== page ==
Reading List: Good Scientific Practice
1) Copyright Issues
Copyright is a legal concept, enacted by most governments, giving the creator of an original work exclusive rights to it, usually for a limited time. Generally, it is "the right to copy", but also gives the copyright holder the right to be credited for the work, to determine who may adapt the work to other forms, who may perform the work, who may financially benefit from it, and other related rights. It is a form of intellectual property (like the patent, the trademark, and the trade secret) applicable to any expressible form of an idea or information that is substantive and discrete. [see: World Intellectual Property Organisation. "Understanding Copyright and Related Rights". WIPO. pp. 6–7.]
Since you are writing your dissertation in Germany, you must adhere to the German copy right law (Gesetz über Urheberrecht und verwandte Schutzrechte).
- How to cite
For every fact, information, idea and data you did not create yourself and that is not declared as common knowledge you always need to acknowledge the original source. For example, if you use data from a scientific experiment conducted and reported by a researcher, you must cite your source, probably a scientific journal, a book or a website.
Citation has several important purposes: to uphold intellectual honesty and avoiding plagiarism, to attribute prior or unoriginal work and ideas to the correct sources, to allow the reader to determine independently whether the referenced material supports the author's argument in the claimed way, and to help the reader gauge the strength and validity of the material the author has used.
A bibliographic citation is a reference to a book, article, web page, or other published item. Citations should supply every detail to identify the item uniquely.
How to cite (including citation styles) and how to avoid plagiarism are part of the curriculum at the library training. The course is available online. (In German.)
- Using images, photos, charts, illustrations, figures and tables
If you have created the original image or photo, you are the rights holder and you may use the image in your thesis.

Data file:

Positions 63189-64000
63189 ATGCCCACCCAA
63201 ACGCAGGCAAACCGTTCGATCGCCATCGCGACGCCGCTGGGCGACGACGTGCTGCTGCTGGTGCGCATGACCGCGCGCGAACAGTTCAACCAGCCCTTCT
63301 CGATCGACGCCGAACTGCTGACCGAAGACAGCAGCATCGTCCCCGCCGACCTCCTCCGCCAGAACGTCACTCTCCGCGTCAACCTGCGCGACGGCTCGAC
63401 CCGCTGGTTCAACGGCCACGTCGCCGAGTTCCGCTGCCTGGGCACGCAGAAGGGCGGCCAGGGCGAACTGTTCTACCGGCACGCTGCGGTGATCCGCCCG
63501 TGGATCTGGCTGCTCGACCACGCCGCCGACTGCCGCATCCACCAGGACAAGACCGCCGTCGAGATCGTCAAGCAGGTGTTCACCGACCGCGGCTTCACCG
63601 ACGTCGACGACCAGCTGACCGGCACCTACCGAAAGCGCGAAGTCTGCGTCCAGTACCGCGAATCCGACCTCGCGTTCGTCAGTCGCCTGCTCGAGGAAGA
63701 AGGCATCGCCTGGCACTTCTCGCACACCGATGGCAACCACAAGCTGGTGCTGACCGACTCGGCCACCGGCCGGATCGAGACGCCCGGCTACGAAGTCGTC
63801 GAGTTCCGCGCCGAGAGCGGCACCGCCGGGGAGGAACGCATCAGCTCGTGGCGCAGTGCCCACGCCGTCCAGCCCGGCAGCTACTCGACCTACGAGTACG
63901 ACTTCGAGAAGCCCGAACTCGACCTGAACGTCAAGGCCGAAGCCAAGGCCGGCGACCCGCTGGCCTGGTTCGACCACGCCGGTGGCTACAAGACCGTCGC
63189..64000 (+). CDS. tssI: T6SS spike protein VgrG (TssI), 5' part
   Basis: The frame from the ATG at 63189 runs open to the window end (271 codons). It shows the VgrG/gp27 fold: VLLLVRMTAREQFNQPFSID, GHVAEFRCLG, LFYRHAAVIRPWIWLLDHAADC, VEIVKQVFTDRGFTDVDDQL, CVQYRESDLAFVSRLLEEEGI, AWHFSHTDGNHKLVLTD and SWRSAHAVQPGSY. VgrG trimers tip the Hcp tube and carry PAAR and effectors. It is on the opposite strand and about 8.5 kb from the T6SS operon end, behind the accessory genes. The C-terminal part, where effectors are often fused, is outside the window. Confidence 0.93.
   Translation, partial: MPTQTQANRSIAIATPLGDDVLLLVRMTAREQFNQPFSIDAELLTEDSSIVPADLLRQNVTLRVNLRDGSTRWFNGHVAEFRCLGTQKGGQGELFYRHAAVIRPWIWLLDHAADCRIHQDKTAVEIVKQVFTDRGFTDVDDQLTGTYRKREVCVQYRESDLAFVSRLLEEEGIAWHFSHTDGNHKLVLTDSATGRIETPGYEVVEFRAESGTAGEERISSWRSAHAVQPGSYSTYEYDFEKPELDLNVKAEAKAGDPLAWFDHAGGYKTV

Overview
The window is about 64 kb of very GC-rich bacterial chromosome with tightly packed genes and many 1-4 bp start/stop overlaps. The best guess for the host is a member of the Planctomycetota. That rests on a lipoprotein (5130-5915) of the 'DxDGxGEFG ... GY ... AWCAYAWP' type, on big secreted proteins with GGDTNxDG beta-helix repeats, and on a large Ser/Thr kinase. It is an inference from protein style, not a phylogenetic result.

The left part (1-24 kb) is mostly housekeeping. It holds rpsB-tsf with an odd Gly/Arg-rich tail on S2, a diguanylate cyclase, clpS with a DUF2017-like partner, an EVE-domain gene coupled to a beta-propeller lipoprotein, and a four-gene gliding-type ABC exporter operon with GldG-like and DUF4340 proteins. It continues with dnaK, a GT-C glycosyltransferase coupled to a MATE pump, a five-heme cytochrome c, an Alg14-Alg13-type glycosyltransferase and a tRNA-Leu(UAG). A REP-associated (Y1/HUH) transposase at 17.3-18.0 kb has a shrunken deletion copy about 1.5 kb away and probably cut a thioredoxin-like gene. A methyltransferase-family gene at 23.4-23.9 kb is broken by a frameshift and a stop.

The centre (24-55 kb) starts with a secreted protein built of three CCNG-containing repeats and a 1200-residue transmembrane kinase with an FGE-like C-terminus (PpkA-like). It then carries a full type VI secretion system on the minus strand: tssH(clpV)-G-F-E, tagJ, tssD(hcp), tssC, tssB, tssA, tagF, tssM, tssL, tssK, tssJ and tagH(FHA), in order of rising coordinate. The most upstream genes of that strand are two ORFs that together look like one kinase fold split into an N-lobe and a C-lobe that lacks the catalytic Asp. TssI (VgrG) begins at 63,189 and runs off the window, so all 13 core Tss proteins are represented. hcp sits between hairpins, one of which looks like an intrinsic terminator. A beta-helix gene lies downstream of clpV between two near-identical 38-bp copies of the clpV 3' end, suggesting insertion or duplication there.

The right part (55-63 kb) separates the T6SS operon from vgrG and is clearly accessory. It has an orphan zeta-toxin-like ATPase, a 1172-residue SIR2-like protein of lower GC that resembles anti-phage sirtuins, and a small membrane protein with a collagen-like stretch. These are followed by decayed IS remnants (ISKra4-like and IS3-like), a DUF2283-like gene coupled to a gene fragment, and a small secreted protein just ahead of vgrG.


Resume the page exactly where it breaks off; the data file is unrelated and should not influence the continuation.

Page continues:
You have assigned it to someone else.
You have photographed, copied or scanned something in which the rights are owned by someone else (e.g. pages in a published book).
The image is a photograph of any people (You need formal permission to use the photo!)
If someone else created the original image or photo, you need to seek permission from the photographer or rights holder. By previously published images etc you always need to make sure that you have a written permission from the publisher or copyright-holder to reproduce the figure.
- Publishing your work
Before you publish parts of your thesis or partial results, please make sure you always request a printing-permission at the dean's office (Promotionsbüro).
Writing a cumulative dissertation needs further attention at the time of the final printing:
You need to have the publisher´s permission to “reprint” your own papers. Most publishers allow their authors to deposit a copy of your article at an institutional repository. If the author does not have the right to use this material, then the file must contain a list of references and, if possible, a DOI link to the original version (e.g. the link to the following DOI 10.1016/j.ddstr.2007.08.003 would be http://dx.doi.org/10.1016/j.ddstr.2007.08.003).
2) Types of scientific misconduct
See: Wikipedia, The Free Encyclopedia "Scientific misconduct."
3) Ethical Adjustment and Manipulation of Images
In accordance with the policy and recommendations of major scientific journals in our field, it is strongly suggested to follow specific guidelines when images, including macro- and microphotographs, X-rays, Western-, Southern and Northern Blots as well as comparable images are digitally adjusted.
A helpful discussion including several examples and links to relevant journal policies is available at (Rossner and Yamada, 2004. The Journal of Cell Biology Vol. 166 no. 1, 11-15):
4) Authorship and Contributorship
Who should be first-, last- or co-author on a scientific publication, including journal articles, posters and web-based presentations? Helpful advice on this common issue is provided by the International Committee of Medical Journal Editors (ICMJE) at the following link:
5) Recommendations for a laboratory note book
Laboratory note books (originals) have to be archived for at least ten years in the lab where the data were generated. Copies may be produced and handed to the person who generated the data at the time when she/he leaves the lab. The note books need to have continuous page numbering and firmly connected pages without the possibility to remove pages without traceability.
By questions or suspect scientific misconduct please feel free to contact one of the Ombudspersons of the Department of Veterinary Medicine at the Freie Universität Berlin.
More detailed information you may find here.